United States District Court, S.D. California
ORDER DISMISSING PLAINTIFF'S SECOND AMENDED
COMPLAINT PURSUANT TO 28 U.S.C. § 1915(E)(2) AND DENYING
MOTION TO APPOINT COUNSEL (DOC. NO. 7)
A. HOUSTON, UNITED STATES DISTRICT JUDGE.
6, 2017, Plaintiff Richard Zakosky (“Plaintiff”)
filed a complaint with the Court along with a motion to
proceed in forma pauperis and a motion to appoint
counsel. Doc. Nos. 1, 2, 3. On October 24, 2017, the Court
granted Plaintiff's motion to proceed in forma
pauperis, denied his motion to appoint counsel, and on
sua sponte screening, dismissed the complaint
without prejudice. See Doc. No. 4. Plaintiff filed
his First Amended Complaint (“FAC”) on November
17, 2017. See Doc. No. 7. On August 17, 2018,
Plaintiff's FAC was dismissed without prejudice for
failure to state a claim. See Doc. No. 10. Presently
before the Court is Plaintiff's Second Amended Complaint
(“SAC”) and Motion to Appoint Counsel, (doc. no.
11), which pursuant to 28 U.S.C. § 1915(a) is subject to
mandatory sua sponte review.
SAC alleges that during his employment as a telemetry
technician for the Veterans Affairs Hospital (the
“VA”) in San Diego, California, he identified
that the “parameter setting [on the telemetry
instruments were] too high or too low which created adverse
events in telemetry central.” Doc. No. 11 at 2.
Plaintiff reported this to the nurse manager and was told,
“fro[m] now on, all the telemetry techs will handle
[their] issues on [their] own, ” which worsened
Plaintiff's depression. Id. On or about
September 30, 2013, Plaintiff “went to [the] Office of
Inspector General and filed a complaint to [the] special
agent in charge of VA San Diego.” Id.
Plaintiff alleges when no one from the Office of Inspector
General showed up after twelve days, he had a mental
breakdown. Id. Plaintiff was then “relieved of
his duties and transferred to the emergency
department.” Id. at 3. Thereafter, his mental
health worsened and his “mental appointments were
getting cancelled.” Id.
Plaintiff claims his second amendment rights were stripped
from him by Judge Steven Stone in San Diego Superior Court on
May 15, 2015. Id. The remainder of the complaint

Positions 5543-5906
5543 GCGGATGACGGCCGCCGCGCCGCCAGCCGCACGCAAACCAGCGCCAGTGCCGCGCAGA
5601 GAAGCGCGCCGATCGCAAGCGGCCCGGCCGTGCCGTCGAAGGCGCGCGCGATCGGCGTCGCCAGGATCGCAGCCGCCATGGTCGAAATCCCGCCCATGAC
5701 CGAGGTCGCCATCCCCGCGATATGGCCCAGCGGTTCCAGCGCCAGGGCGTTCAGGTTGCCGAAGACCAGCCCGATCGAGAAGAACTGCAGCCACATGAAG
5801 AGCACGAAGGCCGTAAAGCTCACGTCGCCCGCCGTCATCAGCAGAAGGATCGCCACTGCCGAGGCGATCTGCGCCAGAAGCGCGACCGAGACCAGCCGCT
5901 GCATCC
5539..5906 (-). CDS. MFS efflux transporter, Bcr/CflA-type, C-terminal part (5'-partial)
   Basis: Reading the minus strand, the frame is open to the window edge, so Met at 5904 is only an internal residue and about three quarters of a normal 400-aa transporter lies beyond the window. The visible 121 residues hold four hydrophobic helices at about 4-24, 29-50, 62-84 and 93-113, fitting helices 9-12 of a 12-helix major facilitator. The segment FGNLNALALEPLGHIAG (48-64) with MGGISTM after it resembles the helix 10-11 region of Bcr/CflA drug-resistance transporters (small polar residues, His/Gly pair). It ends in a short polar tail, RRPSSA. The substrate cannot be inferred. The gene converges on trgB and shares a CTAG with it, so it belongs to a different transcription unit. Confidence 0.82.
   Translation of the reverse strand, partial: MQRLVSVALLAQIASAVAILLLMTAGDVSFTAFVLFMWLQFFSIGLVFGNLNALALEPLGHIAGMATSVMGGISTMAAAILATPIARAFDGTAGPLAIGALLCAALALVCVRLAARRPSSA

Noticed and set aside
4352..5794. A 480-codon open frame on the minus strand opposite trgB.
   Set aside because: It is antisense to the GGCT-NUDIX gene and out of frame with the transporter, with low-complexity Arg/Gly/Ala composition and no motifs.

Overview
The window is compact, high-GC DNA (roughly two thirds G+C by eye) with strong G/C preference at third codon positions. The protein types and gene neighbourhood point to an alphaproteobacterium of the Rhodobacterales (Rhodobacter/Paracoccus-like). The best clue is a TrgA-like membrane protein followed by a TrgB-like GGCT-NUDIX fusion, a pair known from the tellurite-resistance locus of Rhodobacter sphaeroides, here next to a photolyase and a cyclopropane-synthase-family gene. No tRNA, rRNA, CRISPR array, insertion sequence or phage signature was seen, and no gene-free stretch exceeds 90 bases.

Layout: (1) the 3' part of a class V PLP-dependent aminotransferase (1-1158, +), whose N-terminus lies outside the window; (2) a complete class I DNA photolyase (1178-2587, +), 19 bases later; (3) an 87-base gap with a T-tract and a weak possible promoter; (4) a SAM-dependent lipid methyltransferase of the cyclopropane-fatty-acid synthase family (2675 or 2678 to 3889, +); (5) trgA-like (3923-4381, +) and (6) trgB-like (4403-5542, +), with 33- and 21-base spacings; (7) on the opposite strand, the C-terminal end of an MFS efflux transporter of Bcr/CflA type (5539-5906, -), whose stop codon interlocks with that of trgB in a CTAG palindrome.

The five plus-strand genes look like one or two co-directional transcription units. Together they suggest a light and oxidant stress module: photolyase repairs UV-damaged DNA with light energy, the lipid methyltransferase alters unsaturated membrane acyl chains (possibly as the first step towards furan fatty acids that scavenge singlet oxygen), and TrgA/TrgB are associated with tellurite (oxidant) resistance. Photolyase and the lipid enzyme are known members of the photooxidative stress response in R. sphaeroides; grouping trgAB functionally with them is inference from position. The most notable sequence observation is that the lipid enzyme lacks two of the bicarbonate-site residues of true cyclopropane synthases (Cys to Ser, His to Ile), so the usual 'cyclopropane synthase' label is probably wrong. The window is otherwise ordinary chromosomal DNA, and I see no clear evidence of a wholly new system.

lists the names of ten individuals alongside descriptions of
their actions that negatively impacted Plaintiff.
Screening Pursuant to 28 U.S.C. § 1915(a)
complaint filed by a person filing in forma pauperis pursuant
to 28 U.S.C. § 1915(a) is subject to mandatory and
sua sponte review and dismissal by the court to the
extent it is “frivolous, malicious, failing to state a
claim upon which relief may be granted, or seeking monetary
relief from a defendant immune from such relief.” 28
U.S.C. §1915(e)(2)(B); Calhoun v. Stahl, 254
F.3d 845, 845 (9th Cir. 2001) (“[T]he provisions of 28
U.S.C. § 1915(e)(2)(B) are not limited to
prisoners.”); Lopez v. Smith, 203 F.3d 1122,
1126-27 (9th Cir. 2000) (en banc). “The
standard for determining whether a plaintiff has failed to
state a claim upon which relief can be granted under §
1915(e)(2)(B)(ii) is the same as the Federal Rule of Civil
Procedure 12(b)(6) standard for failure to state a
claim.” Watison v. Carter, 668 F.3d 1108, 1112
(9th Cir. 2012).
survive sua sponte review, Plaintiff's SAC must
contain “a short and plain statement of the claim
showing that the pleader is entitled to relief.”
Fed.R.Civ.P. 8(a)(2). Detailed factual allegations are not
required, but “[t]hreadbare recitals of the elements of
a cause of action, supported by mere conclusory statements,
do not suffice.” Ashcroft v. Iqbal, 556 U.S.
662, 678 (2009) (citing Bell Atl. Corp. v. Twombly,
550 U.S. 544, 555 (2007)). “Determining whether a
complaint states a plausible claim for relief [is] . . . a
context-specific task that requires the reviewing court to
draw on its judicial experience and common sense.”
Id. The “mere possibility of misconduct”
falls short of meeting this plausibility standard.
Id.; see also Moss v. U.S. Secret Serv.,
572 F.3d 962, 969 (9th Cir. 2009).
Court determines that the complaint fails to state a
cognizable claim, the Court may grant leave to amend to the
extent that deficiencies of the complaint can be cured by an
amendment. Lopez v. Smith, 203 F.3d 1122, 1127-28
(9th Cir. 2000). However, while the court “has an
obligation where the petitioner is pro se,
particularly in civil rights cases, to construe the pleadings
liberally and to afford the petitioner the benefit of any
doubt, ” Hebbe v. Pliler, 627 F.3d 338, 342
n.7 (9th Cir. 2010) (citing Bretz v. Kelman, 773
F.2d 1026, 1027 n.1 (9th Cir. 1985)), it may not
“supply essential elements of claims that were not
initially pled.” Ivey v. Board of Regents of the
University of Alaska, 673 F.2d 266, 268 (9th Cir. 1982).
dismissing Plaintiff's initial complaint and FAC, the
Court found that Plaintiff had not presented actionable
claims “beyond stating that there was wrongdoing at the